[Date Prev][Date Next][Thread Prev][Thread Next][Date Index][Thread Index]
Dear Avi (what is the short form you use?)
It has to be brief - late afternoon and I am heeding for home:
I can't continue this conversation on ioudaios since I am not a
correspondent there, but let me make some brief commendts.
1) Thank you for your clarifications.
2) It is obvious and universally accepted that the canonical book of
Isaiah reached its extant form after the time of third Isaiah, whenever
that may have been. This does not mean, by any stretch of the
imagination that the prophecies in the first 39 chapters are all from
third isaiah. It does not even mean that any substantial art of them
derive from the anonymous post-exilic voice. I doubt taht a majority of
scholars would go so far as Otto Kaiser to giving Isaiah ben Amotz only a
verse or two here or there.
It is obvious that the point of departure will be decisive for the
answer to the question. According to NPL and Tom Thompson and a bunch
of other cronies, we have no idea of whether anything attributed by
the editor of the book of Isaiah really goes back to this person.
Apart from that, and from the discusion about Shear Jashub, Isa 4 may
after all be a late addition to Proto-Isaiah. You hardly have to side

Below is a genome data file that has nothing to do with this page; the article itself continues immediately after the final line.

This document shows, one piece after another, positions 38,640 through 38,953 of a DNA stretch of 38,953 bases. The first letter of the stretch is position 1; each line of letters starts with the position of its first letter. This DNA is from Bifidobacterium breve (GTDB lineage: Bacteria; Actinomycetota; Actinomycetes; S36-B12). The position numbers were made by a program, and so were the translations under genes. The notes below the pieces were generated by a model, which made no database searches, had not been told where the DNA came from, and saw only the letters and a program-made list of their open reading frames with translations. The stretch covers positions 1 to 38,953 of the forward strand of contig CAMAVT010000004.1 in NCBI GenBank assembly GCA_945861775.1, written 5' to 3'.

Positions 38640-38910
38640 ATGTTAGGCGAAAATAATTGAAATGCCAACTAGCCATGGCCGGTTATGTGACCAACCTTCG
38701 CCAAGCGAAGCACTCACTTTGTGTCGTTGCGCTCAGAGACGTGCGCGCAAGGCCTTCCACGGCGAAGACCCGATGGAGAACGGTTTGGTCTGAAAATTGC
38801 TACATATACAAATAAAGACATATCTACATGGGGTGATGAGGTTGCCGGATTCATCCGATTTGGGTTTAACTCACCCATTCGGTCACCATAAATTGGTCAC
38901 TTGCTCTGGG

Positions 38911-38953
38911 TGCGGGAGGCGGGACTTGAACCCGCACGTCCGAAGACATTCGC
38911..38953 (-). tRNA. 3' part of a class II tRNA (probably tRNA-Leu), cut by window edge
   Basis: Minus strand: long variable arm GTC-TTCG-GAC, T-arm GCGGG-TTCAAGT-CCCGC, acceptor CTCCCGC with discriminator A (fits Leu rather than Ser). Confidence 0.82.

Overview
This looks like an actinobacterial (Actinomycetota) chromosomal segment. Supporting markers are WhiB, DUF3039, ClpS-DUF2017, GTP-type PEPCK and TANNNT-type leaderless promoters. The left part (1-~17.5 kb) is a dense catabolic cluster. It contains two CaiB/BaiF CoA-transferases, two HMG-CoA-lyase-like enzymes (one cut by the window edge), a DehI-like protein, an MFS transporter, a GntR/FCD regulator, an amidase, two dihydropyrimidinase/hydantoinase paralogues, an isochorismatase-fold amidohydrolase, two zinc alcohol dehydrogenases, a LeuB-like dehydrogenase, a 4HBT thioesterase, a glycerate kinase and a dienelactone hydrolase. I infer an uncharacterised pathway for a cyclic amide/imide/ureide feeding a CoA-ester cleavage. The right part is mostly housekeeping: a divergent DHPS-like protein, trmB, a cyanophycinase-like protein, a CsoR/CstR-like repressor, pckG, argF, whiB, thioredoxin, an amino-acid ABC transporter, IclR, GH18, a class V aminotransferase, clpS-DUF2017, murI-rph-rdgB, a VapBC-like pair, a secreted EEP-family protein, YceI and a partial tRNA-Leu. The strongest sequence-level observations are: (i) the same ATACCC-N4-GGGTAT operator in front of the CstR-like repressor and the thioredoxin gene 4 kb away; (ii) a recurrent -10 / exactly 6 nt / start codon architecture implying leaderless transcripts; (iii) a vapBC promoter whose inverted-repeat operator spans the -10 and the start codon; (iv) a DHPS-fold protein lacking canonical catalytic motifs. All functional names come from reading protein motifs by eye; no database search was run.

with Kaiser Otto for that.
3) Good thing you mention Nehemiah's Denkschrift, agreeably a document of
post-exilic date. BUt consider Isaiah's so called Denkschrift. Does it
not mention she'ar yashuv? If you grant that this passage is "authentic"
ie 8th century (and you probably don't
), and not a post-exilic fabrication
why always a fabrication? Why this derogatory term. It's part of the
book of Isaiah, and derives its value from that fact. As if only
pre-exilic words which could probably be traced back to Isaiah had
It's our sense of history which creates the idea of fabrication.
then the idea of the remnant is indeed an eighth century concept so there
is no reason to point to chapter 4 as reflecting some late idea, and more
difficult to associate it with any post-exilic sectarian thinking.
4) The earliest hint of something which might refer to an evolving sect
within the Israelite/ Judaen/ Jewish community seems to me to be in
Malachi where he speaks about God making a segulah (bayom asher ani oseh
segullah), obviously applying to a part of extant Israel a term known
from the Sinai revelation as descriptive of God's selection of the entire
Victor Avigdor Hurowitz
I would say-according to the usual view ...
The interesting point is that the idea of Israelite society in the OT
may not be a reflection of any old idea about a real society; but it
is rather a reflection of the past. I shall try to deal with this in
a more extensive form in my forthcoming Westminster Volume on the
Ancient Israelies in History and Tradition (in Doug Knight's series
Literature of Ancient Israel).
My first entry into prophetic studies was, by the way, in the
Blenkinsopp festschrift four years ago.
NB: and private: I hadn't deleted this, only stored it away in a
Niels Peter Lemche
Dep. Biblical Studies
University of Copenhagen
Phone: 45 49 13 81 24
Fax: 45 49 13 81 28